There has been a lot of talk lately about the negative effects of early sports specialization; and rightfully so. Articles from established, well-respected sources abound, citing increase in overuse injuries, early sports burnout, and an increase of more severe injuries (torn ACL's of the knee and UCL's in the elbow) never seen at such early ages, as proof that early sports specialization is a cause.
The reasoning behind why this is the case centers a large part on the continuous, sometimes high intensity, repetitive motion that early sports specialization can bring to the mix. In addition, that the lack of rest and recovery time for these, almost year-round, specializing athletes certainly adds a multiplying effect.
From my vantage point, I do see the logic here as it certainly does make sense. This especially hit home for me when my oldest daughter fell victim to an ACL tear at the ripe young age of 15--that's sophomore year in high school (she had been playing competitive soccer from age 8).
Those of you reading this who are parents, and who have had one or more of your offspring go through an injury of this type, and the rehab that goes along with it, know exactly what I mean when I say that it is a very trying experience. Not only for the athlete, but for the parents as well as you watch your child go through an exhaustive amount of work that you yourself would have difficulty with. And then they go out and play more--but I digress.
Getting back to the issue at hand--early sports specialization and its root cause. As stated earlier, most are pointing their finger right at early sports specialization as the reason for the higher rate of injury at early ages. That the solution to the problem is to move away from this type of practice by encouraging young athletes to expand their horizons and play/participate in a variety of sports and activities.
This, in general, is something I fully support as it does encourage a more well-rounded sports experience and better overall physical development of the athlete. However, this scenario does raise an important question for me. I guess it is just my nature to ask such, as I do have a little difficulty merely accepting things at face value.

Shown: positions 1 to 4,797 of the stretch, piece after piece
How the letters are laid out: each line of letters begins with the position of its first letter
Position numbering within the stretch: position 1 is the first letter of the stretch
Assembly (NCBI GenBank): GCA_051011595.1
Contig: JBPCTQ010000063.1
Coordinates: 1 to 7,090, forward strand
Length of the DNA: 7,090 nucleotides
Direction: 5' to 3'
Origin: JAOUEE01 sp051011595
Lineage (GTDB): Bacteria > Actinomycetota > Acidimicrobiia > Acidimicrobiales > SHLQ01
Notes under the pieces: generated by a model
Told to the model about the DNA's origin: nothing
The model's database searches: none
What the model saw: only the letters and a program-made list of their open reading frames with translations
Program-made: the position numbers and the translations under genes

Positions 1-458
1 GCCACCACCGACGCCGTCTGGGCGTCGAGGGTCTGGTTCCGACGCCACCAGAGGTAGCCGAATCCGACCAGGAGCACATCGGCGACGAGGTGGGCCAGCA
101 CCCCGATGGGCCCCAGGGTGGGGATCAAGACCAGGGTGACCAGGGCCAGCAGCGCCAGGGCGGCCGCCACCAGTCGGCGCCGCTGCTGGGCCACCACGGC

My question, is it simply sports specialization that is causing the issue or is it something a little more complex? Of course, it does go without saying that not enough recuperation time (rest) certainly plays a major factor in increasing the risk of injury, but that is true whether you participate in one sport or in many sports throughout the year.
Taking this lack of "rest" out of the equation, is it the increase of repetitive motion that is the cause of what we are seeing or is it the lack of well-rounded training that is the culprit.
What I mean by this is if strong consideration, when one starts to specialize in a sport (around puberty if THEY themselves so desire), was given to training the body as a whole, taking into account all muscle groups that provide, support and protect body movement, would we still see the issues (injuries) we are seeing.
Basically would conditioning both agonist and antagonistic muscle groups (muscle groups on both sides of a joint that provide movement for that joint) and training the complete kinetic chain (the sequence of events from beginning to end of movement) decrease the risk of injury even though an athlete is specializing?
Stay tuned for Part II (http://www.chicagonow.com/the-athletes-sports-experience-making-a-difference/2011/06/part-ii-sports-specializations-sports-podiatrist-dr-robert-a-weil-has-the-right-approach/) as I take the discussion a step further, and then bring in Sports Podiatrist Dr. Robert A. Weil's thoughts on the topic of sports specialization through his recent piece Young athletes specialize in one sport or many - good question.